11. Pink Siifu, NEGRO
You might mistake the first noise on NEGRO for the distorted simulacrum of an agonized human scream. It eventually transforms into a caterwauling saxophone, but the disconcerting impression remains. This blurring of man and music for a common purpose — the manifestation of the unique horrors of Black American life — is the perfect opening statement. The album is a searing collage brimming with uncontestable rage, incandescent grief, and righteous contempt, the only audience for which is made up of those who understand these feelings.
NEGRO pulls from noise, jazz, hardcore punk, and rap, melding its songs into one another like a pirate radio signal. But it does more than broadcast: it burrows, deeply, in search of the warm, healing terrain of an empathetic heart. “You're supposed to be angry,” Siifu hisses on the slam-poetry of “Run Pig Run.” “Human? No, no, no, no / Black, black, black, black.” The remarkable dismantling of genre lines allows Siifu to launch a fusillade against the abhorrent structures his project emerges from: white supremacy, police violence, and the foundations of a country that lionizes both. The album courses with a venom you cheer for, embodied on “SMD,” led by the hardcore of early ‘80s New York: “Pigs trying to rob us / White boys trying to rob us / Scared of some niggas.” Inspired by Afrofuturism, NEGRO is an Afro-apocalypse. In a hopeless sky full of long-dead stars, Pink Siifu has hurled a molotov cocktail, glinting in the moonlight as it sails towards a precinct window. — JD
10. Popcaan, FIXTAPE
No matter where you first met Popcaan, FIXTAPE is the first time every version of him, from homebase hero to crossover star, converges. FIXTAPE is Poppy at his best: across the course of the album, the 32-year-old goes from gyal tunes to street tales to uplifting ballads about boundless blessings. “We used to suffer, now ah everyday we celebrate / Nuh money cyah ever mek we segregate / Dawg man ah come from sardine, but nowadays ah steak,” he spits on closing track “My Way.” Where his last few releases saw the dancehall star grappling with how the world and people around him had changed, FIXTAPE finds him coming to terms with how he’s changed, too.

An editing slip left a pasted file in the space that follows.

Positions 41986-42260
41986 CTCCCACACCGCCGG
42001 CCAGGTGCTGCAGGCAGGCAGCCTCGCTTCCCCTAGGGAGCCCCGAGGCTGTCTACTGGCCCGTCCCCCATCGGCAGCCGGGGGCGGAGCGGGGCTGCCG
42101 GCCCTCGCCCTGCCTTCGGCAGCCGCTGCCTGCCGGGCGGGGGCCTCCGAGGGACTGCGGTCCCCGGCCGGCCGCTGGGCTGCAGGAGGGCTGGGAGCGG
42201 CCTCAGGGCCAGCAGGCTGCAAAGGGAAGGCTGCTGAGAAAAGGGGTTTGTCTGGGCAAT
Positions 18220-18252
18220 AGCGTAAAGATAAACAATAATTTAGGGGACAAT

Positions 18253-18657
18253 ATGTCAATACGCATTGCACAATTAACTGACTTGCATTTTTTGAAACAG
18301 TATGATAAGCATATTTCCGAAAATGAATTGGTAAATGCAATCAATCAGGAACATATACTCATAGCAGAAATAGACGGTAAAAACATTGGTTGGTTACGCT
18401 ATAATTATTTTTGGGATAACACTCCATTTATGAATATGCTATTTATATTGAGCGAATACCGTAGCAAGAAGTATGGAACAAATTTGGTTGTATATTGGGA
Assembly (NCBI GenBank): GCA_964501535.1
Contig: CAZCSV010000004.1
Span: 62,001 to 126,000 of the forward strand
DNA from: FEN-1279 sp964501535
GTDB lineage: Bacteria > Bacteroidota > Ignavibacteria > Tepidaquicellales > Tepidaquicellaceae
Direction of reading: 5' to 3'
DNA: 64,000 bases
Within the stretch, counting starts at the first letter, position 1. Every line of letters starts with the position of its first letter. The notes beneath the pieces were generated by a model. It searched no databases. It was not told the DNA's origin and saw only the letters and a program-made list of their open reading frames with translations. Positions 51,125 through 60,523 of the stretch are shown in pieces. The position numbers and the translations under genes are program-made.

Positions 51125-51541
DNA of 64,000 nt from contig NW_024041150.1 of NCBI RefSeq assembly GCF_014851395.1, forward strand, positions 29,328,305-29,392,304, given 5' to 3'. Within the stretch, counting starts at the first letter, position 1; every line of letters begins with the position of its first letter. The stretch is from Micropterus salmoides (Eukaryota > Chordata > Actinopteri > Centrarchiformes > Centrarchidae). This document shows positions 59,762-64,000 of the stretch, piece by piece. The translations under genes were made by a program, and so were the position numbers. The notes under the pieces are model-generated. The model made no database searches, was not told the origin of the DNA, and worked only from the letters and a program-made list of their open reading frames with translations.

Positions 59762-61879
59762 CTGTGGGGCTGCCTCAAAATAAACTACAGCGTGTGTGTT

It’s impossible to separate Popcaan from his musical beginnings, which is why the best way to experience FIXTAPE is in the form of the continuous, Chromatic-helmed mixtape on his SoundCloud. While an official 19-track version exists across streaming platforms, the mixtape version plays like a proper nod to his past and present, bouncing between shoutouts from mentors-turned-peers like Vybz Kartel, who introduces Poppy all over again like he did in the early aughts, and reworks of songs from outside the dancehall world, like Diddy’s “Hate Me Now,” N.O.R.E.’s “Nothin’,” and DaBaby’s “Rockstar.”
While it’s clear Poppy has global pop reach, evidenced on tracks like “Twist & Turn” and “All I Need,” Fixtape is remarkable for the way it shows his ability to bring fans right to his doorstep. — SE
9. Moses Sumney, græ
Moses Sumney seems both burdened and exceedingly powerful on his second album græ, his Atlas-like falsetto supporting an impossible weight. These kinds of contrasts are key to Sumney’s genre-ambiguous project, a double album embodying both the ecstasy of a blurred life and the search for self-determination. It brings in soul, folk, experimental electronics, and mid-noughties indie to converse with a world where liminal spaces seem increasingly anachronistic. “I fell in love with the in-between, coloring in the margins,” Sumney sings on “Neither/Nor,” over guitars that trill like heavenly lutes. “Yet the romance of the undefined was a threatening lie in their eyes.”